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Merging change of placement hearing into jury trial on grounds for TPR is okay

State v. T.S.W., 2019AP450-451, District 1, 10/22/19 (1-judge opinion, ineligible for publication); case activity

The trial court failed to hold a hearing on T.S.W.’s motion for change of physical placement of her child, J.C., before the jury trial on the grounds phase of her TPR. She argued that this violated her right to due process because if she had prevailed at the hearing, the jury would have heard evidence that J.C. had been placed in the parental home with T.S.W., rather than outside the parental home.

This is an interesting argument–especially because the jury was tasked with deciding whether J.C. and sibling, J.L.C., were children in need continuing need of protective services and whether T.S.W. had failed to assume parental responsibility for them. However, the court of appeals brushed the point aside with the familiar “we need not address undeveloped arguments” refrain. Opinion, ¶17 (citing State v. Pettit, 171 Wis. 2d 627, 646-47, 492 N.W.2d 633 (Ct. App. 1992).

The court of appeals also held:

¶19 The record reflects that T.S.W. was given her hearing on the motion to change J.C.’s physical placement during the emergency hearing on the motion and during the jury trial. At the hearing on July 12, 2018, the trial court heard evidence on the request for an emergency temporary change of placement. The trial court heard testimony from Kelly Davis, a family case manager with Children’s Hospital of Wisconsin Community Services. She described the efforts to reunify T.S.W. with J.C., the treatment services that were offered to T.S.W., and T.S.W.’s relapses with substance abuse that put J.C. in unsafe situations. The trial court heard that J.C. was placed with T.S.W. for a trial reunification on approximately October 31, 2017, until approximately July 9, 2018, when she was removed for an emergency detention. T.S.W. chose not to testify at the hearing.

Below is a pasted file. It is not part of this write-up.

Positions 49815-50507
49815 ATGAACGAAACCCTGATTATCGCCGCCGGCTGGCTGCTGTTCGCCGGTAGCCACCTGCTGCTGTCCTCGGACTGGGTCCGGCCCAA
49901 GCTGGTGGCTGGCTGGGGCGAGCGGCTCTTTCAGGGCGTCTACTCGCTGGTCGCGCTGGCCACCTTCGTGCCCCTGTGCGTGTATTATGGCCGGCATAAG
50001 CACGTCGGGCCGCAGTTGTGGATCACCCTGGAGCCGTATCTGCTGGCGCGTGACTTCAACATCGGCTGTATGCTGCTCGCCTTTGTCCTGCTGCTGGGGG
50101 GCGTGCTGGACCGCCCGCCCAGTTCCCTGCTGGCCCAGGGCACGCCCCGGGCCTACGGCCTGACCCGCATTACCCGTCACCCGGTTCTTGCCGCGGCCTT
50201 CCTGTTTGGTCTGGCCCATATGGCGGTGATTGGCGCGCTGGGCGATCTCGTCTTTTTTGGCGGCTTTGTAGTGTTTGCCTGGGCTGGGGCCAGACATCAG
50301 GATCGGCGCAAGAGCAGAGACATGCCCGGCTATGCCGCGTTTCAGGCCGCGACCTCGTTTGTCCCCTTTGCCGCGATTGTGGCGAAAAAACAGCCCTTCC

¶20 During the jury trial, the trial court heard testimony about T.S.W.’s involvement with Child Protective Services beginning with her older children in 2007 and continuing until the jury trial. It also heard about T.S.W.’s extensive substance abuse issues that put J.C. in dangerous situations. T.S.W. does not even attempt to identify any facts that she could have introduced that would have resulted in the trial court denying the motion to change J.C.’s physical placement, nor does she address the evidence presented by the State.

The court of appeals does not say whether T.S.W. received notice that her motion for change of physical placement was being folded into the emergency hearing and the trial. Because the record is confidential we cannot see the briefs to see how the point was argued. But, of course, due process requires notice and an opportunity to be heard at a meaningful time and in a meaningful manner.  State v. C.L.K., 2019 WI 14, ¶17, 385 Wis. 2d 418, 922 N.W.2d 807.

Because the court of appeals held that T.S.W. was not entitled to a separate hearing on her motion for change of placement, it further held that her trial lawyer did not perform deficiently by allowing the trial to proceed without hearing on the change of placement motion. State v. Swinson, 2003 WI App 45, ¶59, 261 Wis. 2d 633, 660
N.W.2d 12 (“Trial counsel’s failure to bring a meritless motion does not constitute deficient performance.”)

The court of appeals also rejected T.S.W.’s argument that trial counsel should have moved for an adjournment of her trial so that the jury could see her while she was on medication for her mental health. The court of appeals deferred to the trial court’s findings: T.S.W. had a history of stopping medication, so an adjournment would not have mattered. Also, there had already been several long delays in the case, so another delay would be contrary to the rights of the children and the public in a timely resolution of TPR cases. Again, trial counsel did not perform deficiently by failing to bring a motion that would have been denied. Opinion, ¶¶30-31.

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